How to sleep your baby? What position to sleep your baby?

Over the years the position for a baby to sleep has changed: on the back, on the belly, sides, and back to back. All these positions have a logical explanation, which we will return. Since 1994, the target is that all children should be lying on their back, until they are able to turn alone.


How to sleep your baby?

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We too easily extended knowledge about the position of the bed, imagining that all the children would be better settled in the prone position, with less reflux, less colic, and therefore better sleep. Only one forgot that premature installed on the belly, lay on reclining hospital mattress, in an elevated position and is constantly monitored by scopes (to control their heart rate). Following this general council, there has been increasing the number of so-called “sudden death” of newborns dramatically.

If baby wants to sleep on your stomach?

Some parents say: “I was forced to motherhood to my child sleep only on their backs, but he seems to feel much better on the stomach. He falls asleep more easily. On the back, falling asleep can take hours and we do more, but we are afraid that something could happen. “Well, if all the safety conditions (good mattress, room temperature, etc.) are taken, it can, in exceptional cases, let the baby sit on his stomach and sleep peacefully without risk of choking.


If baby wants to sleep on your stomach?

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Rest assured, in this position there is no risk of choking by regurgitation. Furthermore, baby can see around. This increases his vision and stimulates its awakening.

Sudden infant death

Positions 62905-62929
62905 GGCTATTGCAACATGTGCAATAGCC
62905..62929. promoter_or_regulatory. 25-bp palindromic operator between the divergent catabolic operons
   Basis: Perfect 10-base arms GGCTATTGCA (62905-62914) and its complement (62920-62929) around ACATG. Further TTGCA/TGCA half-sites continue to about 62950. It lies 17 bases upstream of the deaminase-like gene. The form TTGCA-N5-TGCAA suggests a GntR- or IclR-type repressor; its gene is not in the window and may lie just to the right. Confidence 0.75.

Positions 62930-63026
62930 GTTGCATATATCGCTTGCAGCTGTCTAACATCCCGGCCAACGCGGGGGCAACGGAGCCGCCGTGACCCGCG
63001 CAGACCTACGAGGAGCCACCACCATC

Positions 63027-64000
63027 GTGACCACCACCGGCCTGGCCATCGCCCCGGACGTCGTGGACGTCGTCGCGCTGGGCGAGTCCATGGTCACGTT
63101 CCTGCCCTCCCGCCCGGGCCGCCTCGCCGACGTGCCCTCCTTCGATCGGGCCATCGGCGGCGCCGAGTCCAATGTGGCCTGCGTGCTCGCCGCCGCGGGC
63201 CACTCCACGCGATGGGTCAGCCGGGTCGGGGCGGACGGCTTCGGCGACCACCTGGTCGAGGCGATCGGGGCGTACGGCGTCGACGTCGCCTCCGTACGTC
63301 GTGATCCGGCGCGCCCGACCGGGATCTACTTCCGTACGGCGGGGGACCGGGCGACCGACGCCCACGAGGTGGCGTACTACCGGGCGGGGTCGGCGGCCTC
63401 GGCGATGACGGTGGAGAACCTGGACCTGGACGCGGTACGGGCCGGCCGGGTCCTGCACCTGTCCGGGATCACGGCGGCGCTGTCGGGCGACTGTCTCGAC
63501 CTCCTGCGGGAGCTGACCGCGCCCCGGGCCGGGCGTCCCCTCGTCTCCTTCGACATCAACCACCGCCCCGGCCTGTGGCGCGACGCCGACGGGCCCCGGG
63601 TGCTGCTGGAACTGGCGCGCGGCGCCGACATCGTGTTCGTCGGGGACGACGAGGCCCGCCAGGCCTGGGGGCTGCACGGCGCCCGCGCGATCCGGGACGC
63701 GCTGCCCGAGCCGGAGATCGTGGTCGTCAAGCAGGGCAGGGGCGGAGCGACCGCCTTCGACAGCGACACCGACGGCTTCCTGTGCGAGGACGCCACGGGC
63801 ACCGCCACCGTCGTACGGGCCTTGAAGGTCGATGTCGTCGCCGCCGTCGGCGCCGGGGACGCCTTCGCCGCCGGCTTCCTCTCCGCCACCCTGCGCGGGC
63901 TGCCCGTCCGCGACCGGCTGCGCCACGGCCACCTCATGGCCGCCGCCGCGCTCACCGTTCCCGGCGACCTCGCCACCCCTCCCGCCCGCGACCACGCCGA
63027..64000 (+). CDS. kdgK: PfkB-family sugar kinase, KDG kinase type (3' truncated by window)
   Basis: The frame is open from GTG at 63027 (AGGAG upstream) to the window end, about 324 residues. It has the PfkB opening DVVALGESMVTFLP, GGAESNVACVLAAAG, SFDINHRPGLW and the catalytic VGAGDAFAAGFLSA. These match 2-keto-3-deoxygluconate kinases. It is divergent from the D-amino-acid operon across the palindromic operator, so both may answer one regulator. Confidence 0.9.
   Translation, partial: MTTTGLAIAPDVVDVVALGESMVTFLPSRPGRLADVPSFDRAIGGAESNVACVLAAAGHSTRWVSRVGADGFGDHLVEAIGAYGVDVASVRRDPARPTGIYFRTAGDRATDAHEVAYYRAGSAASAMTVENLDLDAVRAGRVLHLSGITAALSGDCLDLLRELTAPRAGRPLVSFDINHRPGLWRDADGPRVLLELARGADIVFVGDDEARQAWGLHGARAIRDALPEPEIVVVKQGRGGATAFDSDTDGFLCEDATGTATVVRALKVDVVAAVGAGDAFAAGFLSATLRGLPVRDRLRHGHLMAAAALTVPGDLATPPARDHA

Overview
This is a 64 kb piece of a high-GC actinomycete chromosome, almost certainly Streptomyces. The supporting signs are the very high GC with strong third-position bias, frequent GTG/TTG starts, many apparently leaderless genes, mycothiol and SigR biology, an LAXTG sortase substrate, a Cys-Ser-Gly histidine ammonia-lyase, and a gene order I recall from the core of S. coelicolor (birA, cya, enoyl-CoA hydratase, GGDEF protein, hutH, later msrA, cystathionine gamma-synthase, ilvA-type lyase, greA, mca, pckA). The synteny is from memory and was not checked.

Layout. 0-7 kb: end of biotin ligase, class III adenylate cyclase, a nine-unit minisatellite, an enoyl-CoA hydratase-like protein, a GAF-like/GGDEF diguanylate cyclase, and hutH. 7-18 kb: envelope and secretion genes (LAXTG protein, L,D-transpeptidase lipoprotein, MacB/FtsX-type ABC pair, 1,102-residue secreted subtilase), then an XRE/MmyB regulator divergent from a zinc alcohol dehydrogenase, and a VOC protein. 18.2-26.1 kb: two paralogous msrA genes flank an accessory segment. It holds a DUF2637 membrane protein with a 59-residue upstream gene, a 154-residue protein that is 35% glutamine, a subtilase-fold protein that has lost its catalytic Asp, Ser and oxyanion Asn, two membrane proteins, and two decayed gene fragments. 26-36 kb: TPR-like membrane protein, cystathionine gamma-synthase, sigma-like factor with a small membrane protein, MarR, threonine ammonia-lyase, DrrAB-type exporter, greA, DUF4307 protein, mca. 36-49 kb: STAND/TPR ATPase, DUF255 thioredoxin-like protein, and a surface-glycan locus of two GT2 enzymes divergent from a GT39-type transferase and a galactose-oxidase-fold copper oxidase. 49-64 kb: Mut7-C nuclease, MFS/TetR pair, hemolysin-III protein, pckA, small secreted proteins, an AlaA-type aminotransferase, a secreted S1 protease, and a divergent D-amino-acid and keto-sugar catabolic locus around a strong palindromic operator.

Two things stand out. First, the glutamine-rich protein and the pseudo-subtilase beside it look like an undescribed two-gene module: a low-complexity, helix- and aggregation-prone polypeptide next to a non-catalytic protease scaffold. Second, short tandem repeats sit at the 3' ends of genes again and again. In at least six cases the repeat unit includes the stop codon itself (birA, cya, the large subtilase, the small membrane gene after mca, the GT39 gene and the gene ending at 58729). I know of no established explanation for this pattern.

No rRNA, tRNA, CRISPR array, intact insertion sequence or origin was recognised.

Sudden infant death syndrome, which affects about 300 children each year in France, remains largely unexplained.

Sudden death occurs in a toddler (50% of deaths occur between 2 and 4 months) during sleep (night usually between midnight and 8 am), and without any warning signs has been, in most cases, alert parents.

Fluctuating statistics

Some seasons are more critical than others. Studies have shown a frequency of sudden death increased from September to peak in November, December, and January. Then, the cases are less likely to become rare in August. Rather, it affects little boys, but beyond that, we see that infants at risk of sudden death are former premature infants and toddlers who experience breathing problems at birth or in the first weeks of life.

An offending gene

In 2004, US researchers have identified a gene responsible for a primary form of sudden death syndrome.

Their study took place in a small rural community of Pennsylvania. Two generations, nine families had lost their 21 babies victims of the syndrome.

The researchers analyzed DNA from four of these children and that of their siblings’ parents and members of the extended family. According to them, a gene called TSPYL, which is expressed both in the brainstem and the testes, may be responsible for sudden death.

DNA sequencing of this gene in the four children showed severe alteration: all affected infants had two abnormal copies of the gene TSPYL and all parents were carriers of the alteration.